Nearly all projects whose form is computationally derived require open space surrounding them so that their form can be appreciated. Each defines a geometry which is sui generis, unrelated to the geometry of the spaces surrounding their site. While a certain number of projects have a site or program that supports such freestanding treatment, allowing every building in a city to be designed this way leads to urban chaos. The ethos prevalent among architects who design in this vein is to treat the requirements of each project in isolation from its urban context. Yes, such factors as zoning restrictions, shadow-casting and view corridors can be incorporated into the design algorithms, but this is a limited and functionalized understanding of the urban context. The spatial coherence of the city is inevitably undermined and its experience reduced to that of a collection of self-involved objects that make no reference to each other and do not submit to a higher order which is that of the collective, i.e. the city.
Such fragmentation of urban space in the interest of individual property owners is of course nothing new. What is new is a design technique (some would elevate it to a design philosophy) that can seemingly create nothing else. Computational design, as it has been applied to large-scale building so far, is a method for producing towers in the park. Unlike those of the Ville Radieuse, each is unique, which softens the mechanistic image of of Le Corbusier’s project without altering its essentially anti-urban vision.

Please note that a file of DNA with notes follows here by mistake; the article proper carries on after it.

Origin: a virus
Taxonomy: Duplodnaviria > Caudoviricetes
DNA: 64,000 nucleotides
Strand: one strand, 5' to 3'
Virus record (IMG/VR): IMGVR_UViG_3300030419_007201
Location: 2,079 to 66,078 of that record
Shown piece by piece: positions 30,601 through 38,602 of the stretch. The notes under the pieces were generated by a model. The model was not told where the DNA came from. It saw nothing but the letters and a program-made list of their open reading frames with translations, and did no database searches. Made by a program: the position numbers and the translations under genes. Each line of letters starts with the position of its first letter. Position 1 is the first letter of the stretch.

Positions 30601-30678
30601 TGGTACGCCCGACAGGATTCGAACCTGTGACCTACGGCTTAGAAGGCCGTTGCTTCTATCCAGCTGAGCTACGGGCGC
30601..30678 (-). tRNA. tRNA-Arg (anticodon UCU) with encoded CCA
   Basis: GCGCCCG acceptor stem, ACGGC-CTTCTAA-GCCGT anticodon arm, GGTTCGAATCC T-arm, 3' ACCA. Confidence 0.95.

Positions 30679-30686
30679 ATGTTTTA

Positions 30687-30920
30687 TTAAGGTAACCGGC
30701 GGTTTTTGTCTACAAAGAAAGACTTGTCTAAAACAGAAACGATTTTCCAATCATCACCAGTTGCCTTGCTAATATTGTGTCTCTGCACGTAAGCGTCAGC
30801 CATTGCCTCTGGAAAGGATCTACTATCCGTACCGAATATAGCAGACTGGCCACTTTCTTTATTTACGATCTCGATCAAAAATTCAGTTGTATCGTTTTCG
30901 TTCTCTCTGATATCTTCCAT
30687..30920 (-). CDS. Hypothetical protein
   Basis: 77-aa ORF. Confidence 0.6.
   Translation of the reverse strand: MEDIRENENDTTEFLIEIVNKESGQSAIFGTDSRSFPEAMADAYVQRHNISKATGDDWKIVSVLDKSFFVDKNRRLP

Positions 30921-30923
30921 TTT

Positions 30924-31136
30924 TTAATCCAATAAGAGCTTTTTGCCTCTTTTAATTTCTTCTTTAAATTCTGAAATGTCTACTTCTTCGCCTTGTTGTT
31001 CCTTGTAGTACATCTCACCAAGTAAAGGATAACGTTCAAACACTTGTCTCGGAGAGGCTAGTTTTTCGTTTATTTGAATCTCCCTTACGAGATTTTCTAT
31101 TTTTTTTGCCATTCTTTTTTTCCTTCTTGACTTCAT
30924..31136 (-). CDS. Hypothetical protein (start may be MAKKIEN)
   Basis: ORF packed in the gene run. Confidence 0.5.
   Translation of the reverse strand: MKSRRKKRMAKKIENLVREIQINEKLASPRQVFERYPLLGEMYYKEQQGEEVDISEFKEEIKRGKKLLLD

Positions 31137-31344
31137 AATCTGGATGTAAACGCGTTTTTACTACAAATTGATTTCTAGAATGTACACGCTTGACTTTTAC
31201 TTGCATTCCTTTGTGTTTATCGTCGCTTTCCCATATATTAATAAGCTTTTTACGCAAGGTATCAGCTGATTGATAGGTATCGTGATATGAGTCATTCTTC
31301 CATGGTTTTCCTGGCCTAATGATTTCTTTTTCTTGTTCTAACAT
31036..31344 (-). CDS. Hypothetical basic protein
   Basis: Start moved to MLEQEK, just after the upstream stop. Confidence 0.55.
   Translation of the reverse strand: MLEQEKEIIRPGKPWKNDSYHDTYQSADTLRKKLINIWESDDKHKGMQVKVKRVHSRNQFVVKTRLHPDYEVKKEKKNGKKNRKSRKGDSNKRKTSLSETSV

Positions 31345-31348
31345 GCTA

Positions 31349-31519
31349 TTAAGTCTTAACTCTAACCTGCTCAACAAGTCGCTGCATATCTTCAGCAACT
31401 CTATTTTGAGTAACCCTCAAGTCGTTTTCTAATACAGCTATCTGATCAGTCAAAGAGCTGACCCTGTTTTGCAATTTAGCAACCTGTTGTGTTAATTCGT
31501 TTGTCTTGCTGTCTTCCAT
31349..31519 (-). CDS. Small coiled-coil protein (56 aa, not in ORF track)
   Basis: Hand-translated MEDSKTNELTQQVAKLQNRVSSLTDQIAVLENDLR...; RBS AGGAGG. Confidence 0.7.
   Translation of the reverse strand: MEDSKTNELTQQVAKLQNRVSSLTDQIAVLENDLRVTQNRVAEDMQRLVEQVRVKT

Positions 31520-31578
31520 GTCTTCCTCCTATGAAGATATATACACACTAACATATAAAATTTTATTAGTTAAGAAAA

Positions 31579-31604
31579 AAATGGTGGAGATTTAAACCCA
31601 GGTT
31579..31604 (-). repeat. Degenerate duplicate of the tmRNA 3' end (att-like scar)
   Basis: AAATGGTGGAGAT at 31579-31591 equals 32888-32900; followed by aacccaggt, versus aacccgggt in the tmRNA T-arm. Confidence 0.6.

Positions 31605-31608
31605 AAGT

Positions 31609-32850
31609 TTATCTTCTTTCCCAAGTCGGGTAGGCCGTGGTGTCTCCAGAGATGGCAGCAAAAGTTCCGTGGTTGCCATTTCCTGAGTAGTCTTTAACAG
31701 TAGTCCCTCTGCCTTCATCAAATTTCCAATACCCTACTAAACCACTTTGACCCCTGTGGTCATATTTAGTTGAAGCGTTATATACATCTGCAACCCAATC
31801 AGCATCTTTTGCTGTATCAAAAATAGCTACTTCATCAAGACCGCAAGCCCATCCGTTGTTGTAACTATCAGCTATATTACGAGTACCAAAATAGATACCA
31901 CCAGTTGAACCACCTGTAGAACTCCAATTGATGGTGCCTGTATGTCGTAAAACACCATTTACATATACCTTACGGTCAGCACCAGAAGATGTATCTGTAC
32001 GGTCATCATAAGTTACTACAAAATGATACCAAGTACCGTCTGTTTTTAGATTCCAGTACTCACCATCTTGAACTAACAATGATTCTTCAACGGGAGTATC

The urban realm is the domain of the polity. The right to the city proclaimed by Henri Lefebvre must be realized in the city’s spatial order and architecture. These must provide a flexible framework within which the multitude of interests and lives being lead can be accommodated and, if possible, enriched. The failure to recognize this essential diversity was the essential flaw of the Ville Radieuse, as it is of the deployment of large-scale computational design so far. Such architecture may be suited to the totalitarian sheikdoms of the Middle East or the emerging oligarchy in China, but it should not be the model for urban architecture in democratic societies. I hope that the practitioners of computational design can demonstrate that their approach can serve the interests of a society as well as it does those of private capital.